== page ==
Adams v. School Board of St. John’s County, 3:17-cv-00739, 2022 WL 18003879 (11th Cir. 2022)
By Dan Fotoples, J.D., M.A., Director of Content Development, TNG Consulting
Adams, a transgender boy, sued the board of his Florida school district (“the School Board”) after his high school prohibited him from using a restroom consistent with his gender identity, instead requiring him to use the girls’ restroom or single-use, gender-neutral restrooms.
The federal district court held a three-day bench trial and ruled in favor of Adams that the bathroom policy violated the Equal Protection Clause of the Fourteenth Amendment and Title IX. After the School Board appealed the decision, the appeals court also sided with Adams. The School Board then petitioned for the Eleventh Circuit to rehear the case en banc, meaning that nine circuit court judges, instead of the usual three, would rehear the case and render a decision. The Eleventh Circuit granted the rehearing on the following issues:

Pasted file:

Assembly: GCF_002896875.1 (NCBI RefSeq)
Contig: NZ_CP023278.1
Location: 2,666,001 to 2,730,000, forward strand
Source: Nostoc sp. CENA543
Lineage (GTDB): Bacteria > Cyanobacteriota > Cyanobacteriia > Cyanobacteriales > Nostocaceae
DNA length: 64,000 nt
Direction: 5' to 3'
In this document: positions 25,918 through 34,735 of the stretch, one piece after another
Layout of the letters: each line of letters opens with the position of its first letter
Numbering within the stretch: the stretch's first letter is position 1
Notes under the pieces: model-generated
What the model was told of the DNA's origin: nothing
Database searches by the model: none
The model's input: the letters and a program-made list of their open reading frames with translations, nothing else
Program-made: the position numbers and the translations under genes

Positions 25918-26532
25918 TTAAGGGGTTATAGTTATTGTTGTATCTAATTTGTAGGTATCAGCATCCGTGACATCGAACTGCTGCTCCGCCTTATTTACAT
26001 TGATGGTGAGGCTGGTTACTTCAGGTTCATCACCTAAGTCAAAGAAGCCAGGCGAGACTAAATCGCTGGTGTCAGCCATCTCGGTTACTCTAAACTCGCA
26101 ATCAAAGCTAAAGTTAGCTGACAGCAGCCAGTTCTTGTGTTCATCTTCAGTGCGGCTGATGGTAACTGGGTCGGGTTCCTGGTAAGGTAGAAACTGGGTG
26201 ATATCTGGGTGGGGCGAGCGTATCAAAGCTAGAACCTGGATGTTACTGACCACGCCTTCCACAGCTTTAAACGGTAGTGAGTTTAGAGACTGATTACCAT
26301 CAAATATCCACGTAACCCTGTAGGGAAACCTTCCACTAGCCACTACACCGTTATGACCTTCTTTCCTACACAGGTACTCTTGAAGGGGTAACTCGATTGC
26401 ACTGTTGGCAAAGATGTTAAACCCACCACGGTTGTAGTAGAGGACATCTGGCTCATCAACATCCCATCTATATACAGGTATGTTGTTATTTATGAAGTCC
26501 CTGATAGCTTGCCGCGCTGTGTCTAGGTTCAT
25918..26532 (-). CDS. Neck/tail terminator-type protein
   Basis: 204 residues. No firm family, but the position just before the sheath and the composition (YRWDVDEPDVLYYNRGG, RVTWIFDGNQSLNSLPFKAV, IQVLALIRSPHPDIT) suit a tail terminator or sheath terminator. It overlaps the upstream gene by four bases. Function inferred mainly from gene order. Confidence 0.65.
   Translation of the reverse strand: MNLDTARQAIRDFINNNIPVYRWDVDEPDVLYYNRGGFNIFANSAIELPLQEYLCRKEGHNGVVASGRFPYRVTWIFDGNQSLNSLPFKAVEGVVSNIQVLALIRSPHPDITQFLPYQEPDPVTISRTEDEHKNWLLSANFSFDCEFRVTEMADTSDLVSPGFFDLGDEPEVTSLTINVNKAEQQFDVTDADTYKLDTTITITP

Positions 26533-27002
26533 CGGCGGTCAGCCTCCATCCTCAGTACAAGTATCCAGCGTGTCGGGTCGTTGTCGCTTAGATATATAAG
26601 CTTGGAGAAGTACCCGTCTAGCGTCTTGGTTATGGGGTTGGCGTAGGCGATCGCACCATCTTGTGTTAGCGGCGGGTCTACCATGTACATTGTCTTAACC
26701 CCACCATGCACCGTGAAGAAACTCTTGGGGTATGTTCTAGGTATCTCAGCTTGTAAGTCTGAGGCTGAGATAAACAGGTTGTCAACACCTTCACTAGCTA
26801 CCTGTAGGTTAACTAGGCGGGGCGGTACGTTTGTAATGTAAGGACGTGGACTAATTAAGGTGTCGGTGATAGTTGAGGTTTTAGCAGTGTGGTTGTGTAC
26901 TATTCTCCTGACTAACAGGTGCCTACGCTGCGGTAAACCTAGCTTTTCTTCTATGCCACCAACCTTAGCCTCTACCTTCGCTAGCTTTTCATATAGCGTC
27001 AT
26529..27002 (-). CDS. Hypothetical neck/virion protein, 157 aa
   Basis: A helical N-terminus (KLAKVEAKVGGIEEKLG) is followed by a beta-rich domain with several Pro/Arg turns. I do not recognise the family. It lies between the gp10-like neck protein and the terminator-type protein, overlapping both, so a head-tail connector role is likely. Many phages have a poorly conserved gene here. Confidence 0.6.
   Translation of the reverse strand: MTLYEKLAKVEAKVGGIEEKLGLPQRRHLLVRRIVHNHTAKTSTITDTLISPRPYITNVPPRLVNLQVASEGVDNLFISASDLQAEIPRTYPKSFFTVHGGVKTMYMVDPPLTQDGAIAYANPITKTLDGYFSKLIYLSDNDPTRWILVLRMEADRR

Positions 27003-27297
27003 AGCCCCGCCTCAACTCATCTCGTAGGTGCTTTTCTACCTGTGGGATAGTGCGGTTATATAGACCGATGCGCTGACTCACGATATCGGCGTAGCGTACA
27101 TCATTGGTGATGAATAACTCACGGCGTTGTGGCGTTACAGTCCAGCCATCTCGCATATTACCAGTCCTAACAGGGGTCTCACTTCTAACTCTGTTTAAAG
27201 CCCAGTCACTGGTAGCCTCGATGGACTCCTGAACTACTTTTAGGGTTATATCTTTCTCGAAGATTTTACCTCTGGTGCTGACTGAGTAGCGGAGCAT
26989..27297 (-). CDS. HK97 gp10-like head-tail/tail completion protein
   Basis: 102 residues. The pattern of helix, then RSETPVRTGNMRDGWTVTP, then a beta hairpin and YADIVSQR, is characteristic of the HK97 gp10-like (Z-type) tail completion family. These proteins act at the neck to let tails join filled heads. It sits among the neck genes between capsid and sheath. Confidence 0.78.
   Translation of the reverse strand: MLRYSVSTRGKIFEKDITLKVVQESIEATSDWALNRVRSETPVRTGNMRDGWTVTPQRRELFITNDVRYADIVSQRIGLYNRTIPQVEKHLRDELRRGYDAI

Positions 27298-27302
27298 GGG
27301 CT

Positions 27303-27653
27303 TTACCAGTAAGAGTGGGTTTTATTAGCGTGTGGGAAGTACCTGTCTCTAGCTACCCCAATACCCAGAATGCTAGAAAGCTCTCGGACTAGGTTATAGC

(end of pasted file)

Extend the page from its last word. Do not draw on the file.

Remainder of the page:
- Does the school district’s policy of assigning bathrooms by sex violate the Equal Protection Clause?
- Does the school district’s policy of assigning bathrooms based on sex violate Title IX?
SUMMARY OF FACTS
In 2012, the school district undertook a comprehensive review of LGBTQ issues affecting students, including sending personnel to conferences, conducting research, meeting with student groups, and consulting with administrators from other school districts and local organizations. The review culminated with an announcement of a set of guidelines for LGBTQ students (“the Guidelines”). Under the Guidelines, transgender students would be able to access a gender-neutral restroom and would not be required to use the restroom corresponding to their biological sex – but they would not be able to use the restroom corresponding to their gender identity. In accordance with the Guidelines, the high school provided female, male, and gender-neutral bathrooms for its 2,500+ student body. The female bathrooms have stalls, whereas the male bathrooms have stalls and undivided urinals. The gender-neutral bathrooms are single-stall.